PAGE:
Vanguard’s suite of U.S. stock index funds are benchmarked to CRSP indexes. In addition, Vanguard offers sets of U.S. exchange-traded funds benchmarked to Russell and S&P indexes.
In 2017 the CRSP index funds had lower turnover rates in most style categories when compared to the Russell and S&P funds. This continues a trend seen in 2014 , 2015 , and 2016 data. Low turnover rates can lead to lower fund transaction costs and can also help reduce the realization of taxable capital gains.
The fiscal years for the Russell and S&P index funds end in August, while the CRSP index funds’ fiscal year ends in December. The funds include the CRSP large cap, mid cap, and small cap index funds, along with the corresponding growth and value funds. The Russell funds comprise the Russell 1000 and Russell 1000 growth and value funds, as well as the Russell 2000 and Russell 2000 growth and value funds. Vanguard does not provide Russell mid-cap funds. The S&P funds are indexed to the S&P 500, S&P 400, and S&P 600 indexes, as well as to the growth and value indexes for each capitalization band.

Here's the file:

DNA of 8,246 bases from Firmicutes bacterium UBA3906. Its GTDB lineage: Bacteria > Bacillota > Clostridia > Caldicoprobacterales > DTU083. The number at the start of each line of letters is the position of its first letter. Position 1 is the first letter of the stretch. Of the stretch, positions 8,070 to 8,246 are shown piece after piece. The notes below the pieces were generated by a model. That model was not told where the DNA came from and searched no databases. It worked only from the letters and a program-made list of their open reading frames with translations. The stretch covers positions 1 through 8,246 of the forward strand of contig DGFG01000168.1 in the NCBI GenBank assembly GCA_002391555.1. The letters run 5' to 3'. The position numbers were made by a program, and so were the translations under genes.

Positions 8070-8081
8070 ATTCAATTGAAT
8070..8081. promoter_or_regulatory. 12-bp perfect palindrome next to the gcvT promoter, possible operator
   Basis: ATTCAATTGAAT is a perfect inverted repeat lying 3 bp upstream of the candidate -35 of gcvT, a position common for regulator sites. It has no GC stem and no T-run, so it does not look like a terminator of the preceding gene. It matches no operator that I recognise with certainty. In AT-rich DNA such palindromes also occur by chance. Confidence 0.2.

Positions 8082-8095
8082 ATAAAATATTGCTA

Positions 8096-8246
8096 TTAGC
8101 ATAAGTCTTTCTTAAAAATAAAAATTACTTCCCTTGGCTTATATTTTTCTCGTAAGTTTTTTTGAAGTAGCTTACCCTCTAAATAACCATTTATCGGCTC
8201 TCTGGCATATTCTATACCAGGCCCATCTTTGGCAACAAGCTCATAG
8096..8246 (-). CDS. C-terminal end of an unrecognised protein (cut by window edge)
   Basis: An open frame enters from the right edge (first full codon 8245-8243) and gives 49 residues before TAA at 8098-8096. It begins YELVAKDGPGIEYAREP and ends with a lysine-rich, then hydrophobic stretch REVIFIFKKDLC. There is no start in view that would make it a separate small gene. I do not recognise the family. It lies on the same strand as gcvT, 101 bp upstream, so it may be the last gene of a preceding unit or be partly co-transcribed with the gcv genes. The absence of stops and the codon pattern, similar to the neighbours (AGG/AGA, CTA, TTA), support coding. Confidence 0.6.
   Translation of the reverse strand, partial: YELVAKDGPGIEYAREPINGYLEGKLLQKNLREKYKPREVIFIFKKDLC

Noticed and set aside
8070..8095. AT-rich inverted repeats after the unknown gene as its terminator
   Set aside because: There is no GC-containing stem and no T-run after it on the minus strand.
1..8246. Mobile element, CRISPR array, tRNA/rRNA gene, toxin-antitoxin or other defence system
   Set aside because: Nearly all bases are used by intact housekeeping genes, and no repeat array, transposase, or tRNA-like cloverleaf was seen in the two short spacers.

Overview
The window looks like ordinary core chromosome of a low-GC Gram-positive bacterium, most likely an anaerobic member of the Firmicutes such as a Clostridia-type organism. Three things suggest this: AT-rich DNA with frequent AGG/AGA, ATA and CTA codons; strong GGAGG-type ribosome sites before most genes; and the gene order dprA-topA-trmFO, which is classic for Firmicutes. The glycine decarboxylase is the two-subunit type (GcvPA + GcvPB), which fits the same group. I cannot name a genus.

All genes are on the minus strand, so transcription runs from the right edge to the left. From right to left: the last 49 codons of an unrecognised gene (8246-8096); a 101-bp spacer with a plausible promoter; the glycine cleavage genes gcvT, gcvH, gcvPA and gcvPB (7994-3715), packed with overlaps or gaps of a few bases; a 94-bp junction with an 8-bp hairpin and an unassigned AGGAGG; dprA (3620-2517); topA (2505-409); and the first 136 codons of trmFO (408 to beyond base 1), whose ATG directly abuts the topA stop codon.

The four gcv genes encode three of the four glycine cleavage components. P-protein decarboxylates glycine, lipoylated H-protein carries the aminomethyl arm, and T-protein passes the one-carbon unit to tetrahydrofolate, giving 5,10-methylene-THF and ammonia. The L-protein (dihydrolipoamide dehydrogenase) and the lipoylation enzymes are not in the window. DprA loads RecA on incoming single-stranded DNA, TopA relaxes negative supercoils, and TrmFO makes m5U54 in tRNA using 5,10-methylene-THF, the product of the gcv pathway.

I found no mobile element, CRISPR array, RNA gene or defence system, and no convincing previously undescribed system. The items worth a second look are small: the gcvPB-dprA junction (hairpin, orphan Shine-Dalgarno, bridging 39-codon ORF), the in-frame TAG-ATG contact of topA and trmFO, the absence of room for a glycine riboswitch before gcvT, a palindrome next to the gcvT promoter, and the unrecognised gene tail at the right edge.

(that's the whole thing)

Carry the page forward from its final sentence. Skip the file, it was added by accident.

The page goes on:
As can be seen in the following table, CRSP based index funds consistently ranked among the lowest turnover funds. The low turnover rates are especially notable in the growth and value style indexes. The factor most likely behind these lower turnover rates is the technique of “packeting” which is an exclusive methodological feature of the CRSP index suite. Packeting is a procedure which is applied to stock migration across both capitalization and style dimensions. Once a stock migrates out of transition band, a packet of 50% of the security is shifted. If the security stays beyond the outer threshold in the following period, the remaining 50% is moved.
2017 Turnover rates
The four year average turnover for each fund category is tabulated below:
Average turnover rates (2014 -2017)
Data compiled on Vanguard US stock index fund turnover google spreadsheet.